Each year, a growing number of patients benefit from cutting-edge “biologic” drugs, complex proteins designed to ease hard-to-treat conditions ranging from rheumatoid arthritis, to Crohn’s disease, macular degeneration, cancer and more. While effective, they can be expensive to make, highly perishable, and must be administered via injections or intravenous infusions.
CU Boulder biochemistry professor Robert Batey and Alexandria Forbes, Ph.D., founder and CEO of New York-based biotech firm MeiraGTx, imagine a better way: One day, they believe, next-generation gene therapies could be used to nudge the body’s own cells to make those proteins at precisely the right time and in just the right amount.
Now, they’re teaming up to explore how to do it.
“Our ultimate aim is not only to be able to put genes into cells of patients to produce therapeutic proteins, but also to be able to switch those genes on and off,” using oral or topical medications, says Forbes, who enlisted Batey to help refine the switch.
For example, instead of getting an IV every two weeks for arthritis, a patient could get one treatment to insert the gene and then take a pill every two weeks to switch it on. Instead of having an injection in the eye every month for the treatment of a blinding eye disease, they could use an eye drop that activates cells in the eye to produce their own remedy.
These are early days in the research, Batey stresses. “But there are a whole host of diseases that could be targeted using this regulated gene therapy approach.”
Still largely an experimental approach, gene therapy has primarily been tested in the context of inherited genetic diseases, explains Forbes, whose firm is involved in several clinical trials looking at gene therapy for rare, inherited eye diseases. The protein-coding sequence of a gene is introduced into a cell to replace a defective or mutated gene. In some cases, it might be OK for the healthy replacement gene to remain “switched on.”
This is a great example of open innovation – collaboration that starts in the early stages and goes in both directions, allowing everyone to benefit from a broad range of skill sets."
–TTO Director Bynmor Rees
In others, having the gene “on” all the time could be detrimental.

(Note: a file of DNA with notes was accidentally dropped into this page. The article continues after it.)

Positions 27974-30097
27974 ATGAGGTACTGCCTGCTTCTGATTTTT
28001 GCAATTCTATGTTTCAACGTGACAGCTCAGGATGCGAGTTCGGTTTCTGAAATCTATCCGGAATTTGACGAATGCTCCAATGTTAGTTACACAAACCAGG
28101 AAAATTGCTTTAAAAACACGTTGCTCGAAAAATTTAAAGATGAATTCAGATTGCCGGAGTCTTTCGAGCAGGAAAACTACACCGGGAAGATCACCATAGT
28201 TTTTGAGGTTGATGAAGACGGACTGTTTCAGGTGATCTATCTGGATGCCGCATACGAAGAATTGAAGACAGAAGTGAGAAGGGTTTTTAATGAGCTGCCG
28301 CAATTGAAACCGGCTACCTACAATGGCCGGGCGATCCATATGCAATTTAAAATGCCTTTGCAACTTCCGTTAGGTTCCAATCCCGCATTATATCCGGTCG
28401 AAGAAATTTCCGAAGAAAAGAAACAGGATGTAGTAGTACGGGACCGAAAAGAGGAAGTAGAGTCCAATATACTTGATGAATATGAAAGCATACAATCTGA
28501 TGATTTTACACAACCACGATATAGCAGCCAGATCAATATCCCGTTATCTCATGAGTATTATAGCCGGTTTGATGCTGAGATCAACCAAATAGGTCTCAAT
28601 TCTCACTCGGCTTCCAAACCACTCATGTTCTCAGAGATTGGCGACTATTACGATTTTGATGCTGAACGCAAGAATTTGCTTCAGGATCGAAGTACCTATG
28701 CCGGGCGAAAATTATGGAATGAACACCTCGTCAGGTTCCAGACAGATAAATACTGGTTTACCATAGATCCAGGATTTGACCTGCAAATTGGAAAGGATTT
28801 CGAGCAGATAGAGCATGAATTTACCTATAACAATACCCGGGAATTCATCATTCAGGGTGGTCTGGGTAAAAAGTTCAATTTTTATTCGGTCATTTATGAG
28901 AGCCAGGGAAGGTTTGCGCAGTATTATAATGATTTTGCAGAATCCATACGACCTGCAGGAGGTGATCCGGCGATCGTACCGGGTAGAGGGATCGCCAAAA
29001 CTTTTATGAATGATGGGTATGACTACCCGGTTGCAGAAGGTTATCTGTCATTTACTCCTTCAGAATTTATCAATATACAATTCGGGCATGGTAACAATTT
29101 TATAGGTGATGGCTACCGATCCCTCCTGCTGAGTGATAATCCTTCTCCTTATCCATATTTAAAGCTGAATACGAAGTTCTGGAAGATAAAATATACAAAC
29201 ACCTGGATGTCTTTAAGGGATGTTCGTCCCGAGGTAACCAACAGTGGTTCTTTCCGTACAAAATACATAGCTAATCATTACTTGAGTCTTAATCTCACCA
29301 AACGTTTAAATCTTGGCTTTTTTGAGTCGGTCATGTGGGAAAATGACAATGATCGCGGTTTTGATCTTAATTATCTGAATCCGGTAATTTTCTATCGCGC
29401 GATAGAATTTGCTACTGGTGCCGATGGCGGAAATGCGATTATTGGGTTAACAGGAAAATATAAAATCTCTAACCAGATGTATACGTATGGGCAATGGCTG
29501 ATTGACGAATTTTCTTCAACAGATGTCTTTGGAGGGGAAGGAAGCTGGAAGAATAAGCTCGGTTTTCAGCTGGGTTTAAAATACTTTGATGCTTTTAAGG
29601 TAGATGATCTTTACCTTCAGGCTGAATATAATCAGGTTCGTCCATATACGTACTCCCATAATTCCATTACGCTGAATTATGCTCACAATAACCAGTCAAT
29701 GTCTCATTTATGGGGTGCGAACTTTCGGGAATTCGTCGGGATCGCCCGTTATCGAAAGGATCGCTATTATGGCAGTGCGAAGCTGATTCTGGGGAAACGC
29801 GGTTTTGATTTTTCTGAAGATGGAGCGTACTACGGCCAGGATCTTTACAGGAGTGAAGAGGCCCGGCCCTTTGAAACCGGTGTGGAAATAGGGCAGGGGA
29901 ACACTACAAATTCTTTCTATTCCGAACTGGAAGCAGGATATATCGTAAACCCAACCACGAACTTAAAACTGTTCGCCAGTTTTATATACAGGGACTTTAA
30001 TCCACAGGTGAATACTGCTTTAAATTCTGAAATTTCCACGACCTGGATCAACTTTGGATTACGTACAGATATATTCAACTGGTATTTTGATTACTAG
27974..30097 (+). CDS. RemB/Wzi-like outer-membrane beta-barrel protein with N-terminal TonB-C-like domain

“Most genes respond to signals and are only on some of the time,” explains Forbes. “If we are able to switch our therapeutic genes on and off, it significantly broadens the potential application of gene therapy.”
The company has already developed a suite of novel dimmer switches, which can modulate gene expression. Now the challenge is to develop switches that are inherently tuned to respond to specific small molecules, or drugs, that flip the switch.
That’s where Batey comes in.
Since 2004, Batey has been studying the structure of ribonucleic acid (RNA) – the genetic messenger that, among other functions, tells the cell to ramp up or pull back on production of enzymes or proteins. More recently, he has focused on aptamers – sequences of RNA that fold into complex shapes that serve as instructions to recognize certain pre-selected small molecules and respond to them.
CU biochemistry professor Robert Batey
Scientists have been developing synthetic aptamers for decades, but only a few have been successful in cells or as therapeutics, notes Batey. That’s in part because they tend to misfold upon entering the cell, losing their instructions in the process.
Batey’s lab has been observing how natural aptamers found in bacteria work. The aim is to come up with a better artificial aptamer design that retains its structure inside the cell.
In January, he and his colleagues published a paper n Nature Chemical Biology showing they could develop an aptamer that recognizes and binds to 5-hydroxy-L-tryptophan (5HTP), a small molecule already commonly found in dietary supplements.
Ultimately, that same method could be used to develop aptamers that could sense and respond to a whole host of pre-selected compounds, flipping the genetic switch accordingly when they’re present.
“Rob is one of the world’s experts in how to select and design aptamers that bind to small molecules,” said Forbes, who reached out to Batey after reading one of his papers.
Working with CU Boulder’s Technology Transfer Office (TTO), Batey recently licensed a patent-pending technology for aptamer selection to MeiraGTx for use in gene therapy, and forged an agreement to work with them on further research. MeiraGTx in turn will help fund Batey’s work.
“This is a great example of open innovation – collaboration that starts in the early stages and goes in both directions, allowing everyone to benefit from a broad range of skill sets,” says TTO Director Bynmor Rees.
In 2009, Batey was named Inventor of the Year by the TTO office after licensing some of his other inventions to BioRelix Inc., a company developing novel compounds for fighting drug-resistant pathogens.
While he has licensed his aptamer-development technology to MeiraGTx for gene therapy, he notes it could also hold promise as a tool for diagnosing disease.
“We are just at the beginning of a new era in the lab, exploring several different avenues for these small molecule aptamers that could be passed off to companies or academic users,” Batey says.